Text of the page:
1.10.5        3-phase Transformers

Large-scale generation of electric power is generally 3-phasic with voltages in 11 or 32 kvolts. For such high 3-phasic voltage transmission and distribution requires use of the 3-phase step-up and step-down transformers.

Previously, it was common practice to use three single-phase transformers in place of a single 3-phase transformer. However, the consequent evolution of the 3-phase transformer proved space saving and economical as well.

 Still, construction-wise a 3-phase transformer is a combination of three single-phase transformers with three primary and three secondary windings mounted on a core having three legs.

Commonly used 3-phases are:

  • 3-phase three wire (Delta)
  • 3-phase four wire (Star)     Delta connection:

It consists of 3-phase windings connected end-to-end (figure 1.9) and are 120 degrees apart from each other electrically. Generally, the delta 3-wire system is used for an unbalanced load system. The 3-phase voltages remain constant regardless of load imbalance.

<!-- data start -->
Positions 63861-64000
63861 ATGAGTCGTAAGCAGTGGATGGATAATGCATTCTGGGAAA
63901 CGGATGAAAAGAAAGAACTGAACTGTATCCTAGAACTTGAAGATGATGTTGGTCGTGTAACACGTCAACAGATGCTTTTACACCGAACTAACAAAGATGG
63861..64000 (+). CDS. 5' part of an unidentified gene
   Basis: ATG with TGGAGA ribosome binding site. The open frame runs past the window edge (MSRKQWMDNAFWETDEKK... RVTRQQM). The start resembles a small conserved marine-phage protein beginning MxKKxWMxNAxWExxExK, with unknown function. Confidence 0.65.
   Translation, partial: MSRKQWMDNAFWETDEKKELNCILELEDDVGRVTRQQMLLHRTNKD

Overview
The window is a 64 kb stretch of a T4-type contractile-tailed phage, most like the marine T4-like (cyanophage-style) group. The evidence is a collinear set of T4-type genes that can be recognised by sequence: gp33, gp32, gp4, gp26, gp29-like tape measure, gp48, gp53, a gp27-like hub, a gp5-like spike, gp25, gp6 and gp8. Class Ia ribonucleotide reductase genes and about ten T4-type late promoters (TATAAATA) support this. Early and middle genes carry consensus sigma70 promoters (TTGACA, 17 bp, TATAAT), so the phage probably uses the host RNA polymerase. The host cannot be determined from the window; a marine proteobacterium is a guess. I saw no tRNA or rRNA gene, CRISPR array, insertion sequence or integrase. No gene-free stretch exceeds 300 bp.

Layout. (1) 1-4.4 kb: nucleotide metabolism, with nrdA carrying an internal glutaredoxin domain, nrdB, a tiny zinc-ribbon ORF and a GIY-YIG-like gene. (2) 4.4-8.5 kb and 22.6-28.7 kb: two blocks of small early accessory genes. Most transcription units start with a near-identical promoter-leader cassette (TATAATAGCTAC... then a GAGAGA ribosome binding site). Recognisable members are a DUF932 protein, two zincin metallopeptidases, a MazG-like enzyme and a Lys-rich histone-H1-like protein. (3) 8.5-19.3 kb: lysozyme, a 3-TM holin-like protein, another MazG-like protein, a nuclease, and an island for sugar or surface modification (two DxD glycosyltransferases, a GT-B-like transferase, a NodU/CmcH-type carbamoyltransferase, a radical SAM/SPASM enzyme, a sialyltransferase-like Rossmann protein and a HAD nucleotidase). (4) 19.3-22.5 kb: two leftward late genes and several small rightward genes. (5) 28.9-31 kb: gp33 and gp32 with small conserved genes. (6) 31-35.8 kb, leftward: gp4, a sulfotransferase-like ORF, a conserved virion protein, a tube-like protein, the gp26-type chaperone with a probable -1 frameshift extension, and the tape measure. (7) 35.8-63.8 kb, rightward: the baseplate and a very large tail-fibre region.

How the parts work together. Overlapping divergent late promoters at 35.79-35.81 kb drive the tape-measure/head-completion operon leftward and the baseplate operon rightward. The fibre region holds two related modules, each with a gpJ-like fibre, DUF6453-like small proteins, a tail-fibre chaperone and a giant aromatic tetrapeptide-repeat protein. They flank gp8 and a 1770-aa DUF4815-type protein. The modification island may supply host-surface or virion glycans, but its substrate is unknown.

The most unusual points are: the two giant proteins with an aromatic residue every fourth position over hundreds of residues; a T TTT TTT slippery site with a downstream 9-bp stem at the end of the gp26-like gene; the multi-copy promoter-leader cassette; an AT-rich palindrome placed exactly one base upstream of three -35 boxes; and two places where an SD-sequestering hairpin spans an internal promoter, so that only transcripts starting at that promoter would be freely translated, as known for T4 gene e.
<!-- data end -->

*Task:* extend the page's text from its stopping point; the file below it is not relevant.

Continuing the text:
Figure 1.9

3- phase transformer delta connection on Primary side.

Relationship between line and phase voltages:

VL = Vph


VL = Line voltage

Vph = Phase voltage

Relationship between line and phase currents:

IL = Ö3 Iph


IL = Line current

Iph = Phase current

3-Phase 4-wire star connections:

The star type of construction (figure 1.10) allows a minimum number of turns per phase (since phase voltage is 1/Ö3 of line voltage) but the cross section of the conductor will have to be increased as the current is higher compared to a delta winding by a factor of  . Each winding at one end is connected to a common end, like a neutral point – therefore, as a whole there are four wires.

A 3-wire source as obtained from a delta secondary winding or a star secondary winding without a neutral wire from the supply may cause problems when feeding to a star connected unbalanced load. Because of the unbalance, the load neutral will shift and cause change of voltage in the individual phases of the load. It is better to use a star-connected 4-wire source in such cases. 3-wire sources are best suited for balanced loads such as motors.


Figure 1.10